Around the Passover dinner table, Jews retell the story of slavery and the fight for freedom. The holiday is filled with symbols of the Seder — wine for redemption, saltwater for tears, an egg for the cycle of life.
This year, some of these traditions are especially poignant. With anti-Semitism on the rise, threats directed at Jewish community centers and schools and social injustices like human trafficking at the forefront, the ancient story of Passover takes on a new, urgent meaning. In fact, anti-Semitic attitudes in the United States are up, according to a new poll released Thursday by the Anti-Defamation League.
“The story from our freedom from Egypt to the promised land is a powerful metaphor for the journey we are on now,” said Rabbi Tom Heyn of Temple Israel of Greater Miami “We are not there yet. We have a long way to go.”
South Florida rabbis say the message of freedom and justice is crucial to understand this year, with all that’s going on in the world and around the block. Rabbis say that as Jews gather around the Seder table to mark the eight-day holiday, which begins Monday night at sundown, it is important to reflect on what needs to be done so that everyone is free of human bondage.
“The message of Passover is hope that we can change, that we can make things better,” said Rabbi Frederick Klein, executive vice president of the Rabbinical Association of Greater Miami. “The story of Passover is one of liberation.”
The Seder, a ritual-infused Passover meal that literally translates as “order,” centers around the Israelites' exodus from Egypt more than 3,000 years ago. They fled the harsh slavery under the Egyptian pharaoh after Moses received a command from God to return to Egypt to set his people free. They left so quickly that the bread they had planned to take did not rise, hence, the unleavened bread, or matzoh, and flourless cakes, one of Passover’s traditions.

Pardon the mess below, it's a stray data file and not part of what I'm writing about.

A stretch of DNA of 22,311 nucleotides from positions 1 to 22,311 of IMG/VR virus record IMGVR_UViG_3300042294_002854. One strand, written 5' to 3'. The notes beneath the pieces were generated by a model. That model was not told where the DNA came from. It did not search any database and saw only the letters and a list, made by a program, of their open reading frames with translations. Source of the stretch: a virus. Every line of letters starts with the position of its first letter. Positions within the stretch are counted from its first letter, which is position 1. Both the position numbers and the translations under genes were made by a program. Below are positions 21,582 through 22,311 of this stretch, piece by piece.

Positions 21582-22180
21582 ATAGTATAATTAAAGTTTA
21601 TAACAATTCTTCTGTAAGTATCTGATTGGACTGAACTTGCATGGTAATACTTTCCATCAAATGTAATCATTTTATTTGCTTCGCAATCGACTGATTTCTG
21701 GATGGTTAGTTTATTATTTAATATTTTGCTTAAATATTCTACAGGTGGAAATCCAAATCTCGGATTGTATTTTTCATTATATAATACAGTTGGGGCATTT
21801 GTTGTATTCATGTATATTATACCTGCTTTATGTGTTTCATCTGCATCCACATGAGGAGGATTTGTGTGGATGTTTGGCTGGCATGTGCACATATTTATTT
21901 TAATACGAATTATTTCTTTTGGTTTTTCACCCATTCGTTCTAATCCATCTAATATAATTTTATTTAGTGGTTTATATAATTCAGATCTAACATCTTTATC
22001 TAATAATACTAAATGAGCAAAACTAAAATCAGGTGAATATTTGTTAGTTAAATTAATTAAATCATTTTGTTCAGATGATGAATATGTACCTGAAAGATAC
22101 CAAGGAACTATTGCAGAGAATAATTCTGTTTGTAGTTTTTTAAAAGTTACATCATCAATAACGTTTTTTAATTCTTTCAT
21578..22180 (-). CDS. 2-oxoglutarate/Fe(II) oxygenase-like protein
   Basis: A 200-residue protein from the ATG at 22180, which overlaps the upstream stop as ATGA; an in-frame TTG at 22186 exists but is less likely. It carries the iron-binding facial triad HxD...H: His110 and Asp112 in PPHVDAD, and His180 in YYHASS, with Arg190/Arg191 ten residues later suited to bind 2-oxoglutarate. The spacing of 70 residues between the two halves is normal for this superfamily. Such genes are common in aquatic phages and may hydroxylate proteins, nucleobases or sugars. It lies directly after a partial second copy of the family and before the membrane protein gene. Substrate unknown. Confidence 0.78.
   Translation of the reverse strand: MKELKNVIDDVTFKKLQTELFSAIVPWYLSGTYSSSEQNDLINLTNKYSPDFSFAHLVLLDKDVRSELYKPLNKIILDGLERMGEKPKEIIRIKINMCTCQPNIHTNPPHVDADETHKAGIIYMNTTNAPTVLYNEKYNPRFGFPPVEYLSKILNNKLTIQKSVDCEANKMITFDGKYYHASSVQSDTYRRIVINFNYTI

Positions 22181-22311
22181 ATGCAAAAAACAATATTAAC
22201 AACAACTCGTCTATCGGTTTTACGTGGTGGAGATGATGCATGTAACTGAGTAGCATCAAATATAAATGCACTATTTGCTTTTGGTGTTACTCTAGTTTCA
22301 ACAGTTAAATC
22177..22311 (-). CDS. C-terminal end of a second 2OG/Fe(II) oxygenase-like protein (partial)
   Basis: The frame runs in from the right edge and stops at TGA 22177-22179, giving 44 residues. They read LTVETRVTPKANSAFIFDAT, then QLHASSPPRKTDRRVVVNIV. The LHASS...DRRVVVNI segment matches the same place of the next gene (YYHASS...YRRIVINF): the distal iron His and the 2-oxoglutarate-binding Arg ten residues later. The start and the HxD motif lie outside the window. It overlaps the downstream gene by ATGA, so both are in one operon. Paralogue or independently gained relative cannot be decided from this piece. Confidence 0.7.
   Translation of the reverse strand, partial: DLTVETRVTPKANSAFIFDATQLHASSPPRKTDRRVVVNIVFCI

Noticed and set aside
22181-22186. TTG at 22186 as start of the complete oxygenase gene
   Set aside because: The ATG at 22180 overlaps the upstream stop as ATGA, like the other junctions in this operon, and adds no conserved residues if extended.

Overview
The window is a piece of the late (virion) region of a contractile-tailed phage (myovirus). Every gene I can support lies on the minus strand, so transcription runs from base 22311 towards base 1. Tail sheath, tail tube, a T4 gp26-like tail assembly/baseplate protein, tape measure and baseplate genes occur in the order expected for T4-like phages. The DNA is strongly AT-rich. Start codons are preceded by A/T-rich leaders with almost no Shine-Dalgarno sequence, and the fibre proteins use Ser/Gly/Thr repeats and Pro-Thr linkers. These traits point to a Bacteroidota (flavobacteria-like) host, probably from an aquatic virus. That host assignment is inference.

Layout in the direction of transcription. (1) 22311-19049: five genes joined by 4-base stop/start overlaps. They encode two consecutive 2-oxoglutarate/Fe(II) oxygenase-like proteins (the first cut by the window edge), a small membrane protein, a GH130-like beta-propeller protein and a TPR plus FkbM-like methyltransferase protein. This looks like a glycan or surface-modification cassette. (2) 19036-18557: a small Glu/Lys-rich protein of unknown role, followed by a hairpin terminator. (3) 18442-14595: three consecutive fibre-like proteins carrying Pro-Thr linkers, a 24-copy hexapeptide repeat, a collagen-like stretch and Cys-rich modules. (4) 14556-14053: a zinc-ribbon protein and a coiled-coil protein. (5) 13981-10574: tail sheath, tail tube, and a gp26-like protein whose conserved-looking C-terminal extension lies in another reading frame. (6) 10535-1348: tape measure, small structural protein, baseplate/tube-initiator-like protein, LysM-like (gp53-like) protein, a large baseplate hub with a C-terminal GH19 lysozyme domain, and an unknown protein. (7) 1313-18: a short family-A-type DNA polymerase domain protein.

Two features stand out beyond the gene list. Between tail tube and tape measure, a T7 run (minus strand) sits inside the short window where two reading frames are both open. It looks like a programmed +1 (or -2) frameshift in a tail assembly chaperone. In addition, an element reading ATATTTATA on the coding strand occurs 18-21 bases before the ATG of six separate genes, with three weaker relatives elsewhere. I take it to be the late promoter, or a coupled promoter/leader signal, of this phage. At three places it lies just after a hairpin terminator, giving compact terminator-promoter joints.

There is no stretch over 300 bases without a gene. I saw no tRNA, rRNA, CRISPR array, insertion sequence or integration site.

Jewish religious leaders say this year’s celebration of Passover is the perfect forum to try to solve some of society’s most pressing issues: hate, human trafficking or modern-day slavery, and income inequality.
“We are in a toxic, divisive environment,” said Jacob Solomon, president of the Greater Miami Jewish Federation. “The dramatic increase in anti-Semitic behavior has people on edge.”
As of March 21, there were 167 bomb threats against Jewish community centers, schools or federations in 38 states and three Canadian provinces, according to the latest tally by the Anti-Defamation League, the Jewish advocacy group. People also have carved and painted swastikas and other anti-Semitic symbols on cars and synagogues.
Last month, at least five cars in Miami Beach were marred with the offensive Nazi symbol. Timothy Merriam was later arrested and charged with the vandalism. Since the beginning of the year, the Alper JCC in Kendall, the Miami Beach JCC and the Posnack Jewish Day School in Davie were shut down several times and schoolchildren evacuated. Tombstones were knocked over at least three Jewish cemeteries across the country.
Even though a Jewish teen with dual Israeli-American citizenship was arrested and charged in connection with some of the U.S. threats, that surprising twist hasn’t calmed nerves.